The new, one-story, two-room, wood-frame schoolhouse was completed in 1894. Its students, who ranged in age from five to 17, came from the surrounding areas as far away as the San Gabriel Valley. Many of its earliest pupils were descendants of the American Indian, Spanish, Californio, Basque, and Mexican American families mentioned earlier. Those who lived close by walked to school. Gregory Lifur, the grandchild of Basque immigrants, recalled walking past sheep and a nearby rancho on his way to school. Others, like Esperanza and Marguerite Batz, arrived via horse and buggy along a dirt trail (now Valley Boulevard) where they passed cattle fields. When the Batz and Lifur children attended Farmdale School, there was one teacher responsible for instructing 18 students in the first through the eighth grades. They learned “the basics, spelling, reading, writing, and arithmetic.” Many of the students were English-language learners whose first language was French or Spanish. Between 1894 and 1911, the Old Farmdale School was the only school in the district that served the area’s small but growing ranching communities.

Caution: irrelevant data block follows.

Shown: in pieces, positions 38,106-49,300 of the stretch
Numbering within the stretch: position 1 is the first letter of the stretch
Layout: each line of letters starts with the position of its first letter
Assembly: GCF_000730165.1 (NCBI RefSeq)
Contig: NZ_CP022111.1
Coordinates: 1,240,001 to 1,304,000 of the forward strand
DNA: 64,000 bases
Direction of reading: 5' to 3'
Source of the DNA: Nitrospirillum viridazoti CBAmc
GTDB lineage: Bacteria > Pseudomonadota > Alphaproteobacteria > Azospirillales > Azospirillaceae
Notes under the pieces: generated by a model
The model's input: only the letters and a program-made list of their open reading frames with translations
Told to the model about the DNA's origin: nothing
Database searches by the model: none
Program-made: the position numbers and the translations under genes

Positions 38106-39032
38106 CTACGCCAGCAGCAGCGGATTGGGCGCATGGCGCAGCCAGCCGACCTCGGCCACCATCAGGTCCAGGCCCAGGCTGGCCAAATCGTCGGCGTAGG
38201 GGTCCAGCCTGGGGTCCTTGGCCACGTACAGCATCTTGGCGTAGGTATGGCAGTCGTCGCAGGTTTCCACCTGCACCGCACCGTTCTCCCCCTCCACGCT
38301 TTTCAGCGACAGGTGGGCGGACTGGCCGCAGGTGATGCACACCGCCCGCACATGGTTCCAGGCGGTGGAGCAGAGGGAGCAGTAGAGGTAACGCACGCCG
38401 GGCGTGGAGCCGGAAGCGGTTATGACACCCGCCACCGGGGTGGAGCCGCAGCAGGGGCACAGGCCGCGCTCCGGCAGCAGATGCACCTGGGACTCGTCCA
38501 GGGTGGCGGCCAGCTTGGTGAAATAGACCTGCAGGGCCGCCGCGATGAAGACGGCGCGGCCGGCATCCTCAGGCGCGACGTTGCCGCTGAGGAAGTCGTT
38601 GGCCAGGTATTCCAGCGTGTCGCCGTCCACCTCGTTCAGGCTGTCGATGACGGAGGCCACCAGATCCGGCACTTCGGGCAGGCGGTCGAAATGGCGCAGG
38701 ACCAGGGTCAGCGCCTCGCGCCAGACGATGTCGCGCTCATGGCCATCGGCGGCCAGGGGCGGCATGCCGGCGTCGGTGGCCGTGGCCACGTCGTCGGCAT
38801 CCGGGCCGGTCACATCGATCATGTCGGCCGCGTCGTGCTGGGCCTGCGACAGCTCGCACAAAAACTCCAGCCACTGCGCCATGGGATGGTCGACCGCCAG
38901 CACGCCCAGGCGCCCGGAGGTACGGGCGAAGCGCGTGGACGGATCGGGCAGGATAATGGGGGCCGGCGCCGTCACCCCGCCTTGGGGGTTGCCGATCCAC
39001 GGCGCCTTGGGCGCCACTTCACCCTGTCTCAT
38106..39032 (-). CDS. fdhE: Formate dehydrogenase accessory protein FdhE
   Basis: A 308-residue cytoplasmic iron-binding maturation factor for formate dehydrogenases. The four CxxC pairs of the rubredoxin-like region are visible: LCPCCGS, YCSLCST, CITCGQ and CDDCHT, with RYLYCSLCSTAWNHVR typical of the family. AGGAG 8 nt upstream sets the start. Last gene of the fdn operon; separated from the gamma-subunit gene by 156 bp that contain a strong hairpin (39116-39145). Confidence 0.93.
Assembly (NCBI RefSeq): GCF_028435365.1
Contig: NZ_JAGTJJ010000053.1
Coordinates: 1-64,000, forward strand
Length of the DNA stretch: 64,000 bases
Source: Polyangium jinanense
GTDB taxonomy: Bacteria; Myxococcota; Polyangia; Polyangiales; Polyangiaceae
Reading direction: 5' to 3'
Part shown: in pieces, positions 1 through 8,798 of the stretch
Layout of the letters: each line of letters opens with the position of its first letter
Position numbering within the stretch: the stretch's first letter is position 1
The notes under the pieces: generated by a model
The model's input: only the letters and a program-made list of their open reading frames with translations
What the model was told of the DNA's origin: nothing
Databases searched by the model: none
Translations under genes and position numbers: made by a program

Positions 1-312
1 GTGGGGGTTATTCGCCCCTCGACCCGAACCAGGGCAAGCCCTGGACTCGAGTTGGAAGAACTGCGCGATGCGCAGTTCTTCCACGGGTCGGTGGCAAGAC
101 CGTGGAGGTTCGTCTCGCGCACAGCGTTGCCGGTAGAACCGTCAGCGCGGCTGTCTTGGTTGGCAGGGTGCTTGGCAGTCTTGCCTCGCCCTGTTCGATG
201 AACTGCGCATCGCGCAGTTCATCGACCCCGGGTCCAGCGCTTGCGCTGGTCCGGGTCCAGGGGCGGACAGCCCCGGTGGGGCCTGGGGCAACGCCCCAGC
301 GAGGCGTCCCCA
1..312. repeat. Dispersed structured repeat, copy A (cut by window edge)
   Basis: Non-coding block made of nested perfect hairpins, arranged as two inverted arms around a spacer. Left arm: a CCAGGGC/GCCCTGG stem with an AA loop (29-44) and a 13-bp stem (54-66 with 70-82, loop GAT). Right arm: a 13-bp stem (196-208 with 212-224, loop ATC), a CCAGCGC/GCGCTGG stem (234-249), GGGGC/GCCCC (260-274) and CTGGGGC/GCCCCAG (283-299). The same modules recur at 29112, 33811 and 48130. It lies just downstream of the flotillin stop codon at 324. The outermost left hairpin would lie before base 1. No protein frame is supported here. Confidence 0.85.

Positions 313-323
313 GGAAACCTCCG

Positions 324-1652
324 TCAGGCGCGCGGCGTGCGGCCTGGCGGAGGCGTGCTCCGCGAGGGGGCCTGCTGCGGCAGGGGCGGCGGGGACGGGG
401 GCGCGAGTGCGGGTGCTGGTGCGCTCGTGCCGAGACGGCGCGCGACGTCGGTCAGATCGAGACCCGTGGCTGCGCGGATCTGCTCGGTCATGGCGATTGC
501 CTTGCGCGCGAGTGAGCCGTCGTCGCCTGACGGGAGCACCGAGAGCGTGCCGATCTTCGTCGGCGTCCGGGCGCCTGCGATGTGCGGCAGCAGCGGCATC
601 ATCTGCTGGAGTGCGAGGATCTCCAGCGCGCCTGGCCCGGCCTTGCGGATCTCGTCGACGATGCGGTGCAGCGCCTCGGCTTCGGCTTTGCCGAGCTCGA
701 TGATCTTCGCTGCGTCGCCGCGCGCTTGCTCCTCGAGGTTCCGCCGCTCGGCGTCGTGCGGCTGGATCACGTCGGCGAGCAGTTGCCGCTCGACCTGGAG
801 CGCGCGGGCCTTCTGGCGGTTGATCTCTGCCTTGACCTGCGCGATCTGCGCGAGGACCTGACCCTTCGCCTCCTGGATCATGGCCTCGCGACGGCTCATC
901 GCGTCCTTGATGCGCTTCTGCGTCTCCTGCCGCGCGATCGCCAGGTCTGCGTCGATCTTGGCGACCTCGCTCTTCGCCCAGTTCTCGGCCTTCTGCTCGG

Location and Setting
The Old Farmdale School sits at the northern end of El Sereno Middle School, located at 2839 North Eastern Avenue, occupying 27.7-acres in northeastern Los Angeles. The campus contains buildings dating to various periods, including the 1894 schoolhouse, a 1940 Italian Renaissance Revival Administration Building, 1930s bungalows, and several buildings dating to the postwar period.
The Old Farmdale School faces north to Gambier Street. It has small front, rear, and side yards and is enclosed with a metal fence. The area between the schoolhouse and Gambier Street contains several mature trees. To the west of the schoolhouse is a large, L-shaped, post-war classroom building at the corner of Gambier Street and Eastern Avenue. To the southeast of the schoolhouse is the campus’ 1940 Italian Renaissance Revival Administration Building, which faces Eastern Avenue. The Old Farmdale School was relocated to this location from elsewhere on the campus in 1975.